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Discussion Starter #1
After some long pondering, the Mrs. and I have decided that we are going to wait on the electric vehicle market and infrastructure to mature before we take the dive. There's some issues going on over at Tesla and other battery EV manufacturers and I really don't want to be stuck with a "public beta test"...

So, enter the Outback XT. I'm currently driving a leased 2019 Forester. It is good, but the cargo area is smaller than the Outback. It has more vertical space, but less depth. So items like beach chairs and such don't fit as well in the Forester. I guess if I was carrying tall items regularly, it would make sense.

I'm at the point where I've had some regrets going from my 2011 Outback Limited to my 2019 Foz Premium in terms of interior features and creature comforts. I'm planning on the Touring XT trim because I'd rather have features I might use from time to time rather than missing features I can't use.

The biggest obstacle at the moment is inventory and lease buyout. It appears that I have positive equity in the lease according to Carvana, and I could also add that positive equity with the months remaining on the lease that I don't have to pay (and could go into the longer-term Outback purchase)... it ends up being somewhere around a $7500 swing.

It looks like the 2021's are 1.9% for 48 and 2.49% for 60 or 72. As I care mostly about the month to month impact to my income, I'd probably go for 72 and just pay a little extra if I had extra money (overtime, any bonuses, etc.)

The outgoing models are at 0% as expected. I'd be curious when the 2021's will scale down to lower financing rates.

Does anyone expect anything major happening in the next year? I do have the flexibility of time to not have to buy this until the 2022 Model Year comes out. While this won't be a mid-cycle refresh, it could add some features or tech, or behind the scenes stuff like a stronger processor for the infotainment.

Even if they offered a hybrid or electric, I don't want to be the first one with it. I'd rather they perfect their version of the hybrid/electric and in ~10 years when this one starts getting a little tired (or I get tired of it), it puts me in a more acceptable position for a Hybrid Outback, if offered.

A good example is my 2019 Forester - it doesn't have lane centering, (has lane keep) but that was added outside of the normal mid-cycle and full-cycle refreshes. So, I'm curious if there's anything in other models that could potentially "roll into" Outback next year in between the minor refresh cycle which should be 2023. I've gone through some models in the US and some overseas markets and I can't really find anything specifically that jumps out. I know the JDM market typically offers more accessories.

Thanks, all!
 

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After some long pondering, the Mrs. and I have decided that we are going to wait on the electric vehicle market and infrastructure to mature before we take the dive. There's some issues going on over at Tesla and other battery EV manufacturers and I really don't want to be stuck with a "public beta test"...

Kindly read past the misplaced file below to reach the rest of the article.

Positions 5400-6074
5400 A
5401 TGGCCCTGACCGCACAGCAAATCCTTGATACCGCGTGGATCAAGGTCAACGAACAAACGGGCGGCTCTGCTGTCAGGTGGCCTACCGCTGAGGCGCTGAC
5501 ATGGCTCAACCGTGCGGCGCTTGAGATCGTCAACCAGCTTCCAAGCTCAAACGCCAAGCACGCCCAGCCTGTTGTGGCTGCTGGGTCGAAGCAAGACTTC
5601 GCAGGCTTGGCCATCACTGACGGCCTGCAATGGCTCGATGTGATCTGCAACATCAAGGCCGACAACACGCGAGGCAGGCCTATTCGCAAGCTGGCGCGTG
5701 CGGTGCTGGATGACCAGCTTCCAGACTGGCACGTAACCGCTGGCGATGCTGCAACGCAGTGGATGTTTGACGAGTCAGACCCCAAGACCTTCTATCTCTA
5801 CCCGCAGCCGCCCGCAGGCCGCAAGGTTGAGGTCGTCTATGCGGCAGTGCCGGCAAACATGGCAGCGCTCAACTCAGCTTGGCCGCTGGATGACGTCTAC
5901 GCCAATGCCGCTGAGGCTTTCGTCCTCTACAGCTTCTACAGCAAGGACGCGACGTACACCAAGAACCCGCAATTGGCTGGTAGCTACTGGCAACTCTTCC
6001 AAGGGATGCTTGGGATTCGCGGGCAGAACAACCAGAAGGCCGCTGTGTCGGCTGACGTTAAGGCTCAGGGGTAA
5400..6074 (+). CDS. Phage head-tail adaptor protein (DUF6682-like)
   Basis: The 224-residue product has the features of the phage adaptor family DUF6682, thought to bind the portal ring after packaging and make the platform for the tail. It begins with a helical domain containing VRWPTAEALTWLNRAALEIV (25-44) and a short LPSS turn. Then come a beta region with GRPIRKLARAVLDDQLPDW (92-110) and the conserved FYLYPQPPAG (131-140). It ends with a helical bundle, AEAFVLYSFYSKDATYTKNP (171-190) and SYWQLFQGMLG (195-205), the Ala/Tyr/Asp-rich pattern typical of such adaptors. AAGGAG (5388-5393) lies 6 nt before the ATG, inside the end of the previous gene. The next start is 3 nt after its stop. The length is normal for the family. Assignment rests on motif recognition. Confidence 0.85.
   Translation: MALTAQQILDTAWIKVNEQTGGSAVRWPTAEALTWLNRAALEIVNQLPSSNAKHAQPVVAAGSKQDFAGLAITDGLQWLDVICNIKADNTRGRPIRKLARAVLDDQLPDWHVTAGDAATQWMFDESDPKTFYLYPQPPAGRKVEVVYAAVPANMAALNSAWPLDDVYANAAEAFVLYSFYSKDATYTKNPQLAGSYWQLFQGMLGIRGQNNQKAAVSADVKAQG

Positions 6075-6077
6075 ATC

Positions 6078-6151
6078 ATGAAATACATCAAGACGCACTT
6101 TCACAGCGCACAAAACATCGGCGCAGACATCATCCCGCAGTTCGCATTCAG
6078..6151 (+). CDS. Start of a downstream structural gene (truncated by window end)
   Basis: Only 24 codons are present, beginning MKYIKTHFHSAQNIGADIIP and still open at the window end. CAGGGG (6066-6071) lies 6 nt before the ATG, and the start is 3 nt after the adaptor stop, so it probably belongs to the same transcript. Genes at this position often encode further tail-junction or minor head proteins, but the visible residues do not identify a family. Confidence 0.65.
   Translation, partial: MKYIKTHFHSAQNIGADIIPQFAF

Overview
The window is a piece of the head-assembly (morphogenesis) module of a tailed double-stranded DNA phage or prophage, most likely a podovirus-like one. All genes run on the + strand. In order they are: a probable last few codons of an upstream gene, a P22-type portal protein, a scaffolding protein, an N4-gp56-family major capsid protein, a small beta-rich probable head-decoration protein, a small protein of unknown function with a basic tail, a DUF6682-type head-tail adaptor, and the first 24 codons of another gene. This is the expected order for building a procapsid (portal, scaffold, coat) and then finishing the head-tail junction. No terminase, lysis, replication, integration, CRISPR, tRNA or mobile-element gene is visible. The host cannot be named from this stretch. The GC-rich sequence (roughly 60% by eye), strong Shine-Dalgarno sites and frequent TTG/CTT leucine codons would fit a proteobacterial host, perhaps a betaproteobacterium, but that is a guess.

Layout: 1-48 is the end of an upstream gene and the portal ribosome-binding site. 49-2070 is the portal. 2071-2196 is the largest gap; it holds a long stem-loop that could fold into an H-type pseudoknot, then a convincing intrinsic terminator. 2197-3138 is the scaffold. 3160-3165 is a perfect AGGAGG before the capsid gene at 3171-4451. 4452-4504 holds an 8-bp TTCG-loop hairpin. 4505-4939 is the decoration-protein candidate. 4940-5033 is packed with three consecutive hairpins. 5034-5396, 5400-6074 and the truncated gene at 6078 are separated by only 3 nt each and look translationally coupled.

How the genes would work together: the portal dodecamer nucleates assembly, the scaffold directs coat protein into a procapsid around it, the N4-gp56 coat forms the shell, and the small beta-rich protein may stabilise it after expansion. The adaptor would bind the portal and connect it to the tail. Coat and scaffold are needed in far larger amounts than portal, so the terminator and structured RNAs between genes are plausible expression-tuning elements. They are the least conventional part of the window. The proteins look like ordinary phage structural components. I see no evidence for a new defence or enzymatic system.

So, enter the Outback XT. I'm currently driving a leased 2019 Forester. It is good, but the cargo area is smaller than the Outback. It has more vertical space, but less depth. So items like beach chairs and such don't fit as well in the Forester. I guess if I was carrying tall items regularly, it would make sense.

I'm at the point where I've had some regrets going from my 2011 Outback Limited to my 2019 Foz Premium in terms of interior features and creature comforts. I'm planning on the Touring XT trim because I'd rather have features I might use from time to time rather than missing features I can't use.

The biggest obstacle at the moment is inventory and lease buyout. It appears that I have positive equity in the lease according to Carvana, and I could also add that positive equity with the months remaining on the lease that I don't have to pay (and could go into the longer-term Outback purchase)... it ends up being somewhere around a $7500 swing.

It looks like the 2021's are 1.9% for 48 and 2.49% for 60 or 72. As I care mostly about the month to month impact to my income, I'd probably go for 72 and just pay a little extra if I had extra money (overtime, any bonuses, etc.)

The outgoing models are at 0% as expected. I'd be curious when the 2021's will scale down to lower financing rates.

Does anyone expect anything major happening in the next year? I do have the flexibility of time to not have to buy this until the 2022 Model Year comes out. While this won't be a mid-cycle refresh, it could add some features or tech, or behind the scenes stuff like a stronger processor for the infotainment.

Even if they offered a hybrid or electric, I don't want to be the first one with it. I'd rather they perfect their version of the hybrid/electric and in ~10 years when this one starts getting a little tired (or I get tired of it), it puts me in a more acceptable position for a Hybrid Outback, if offered.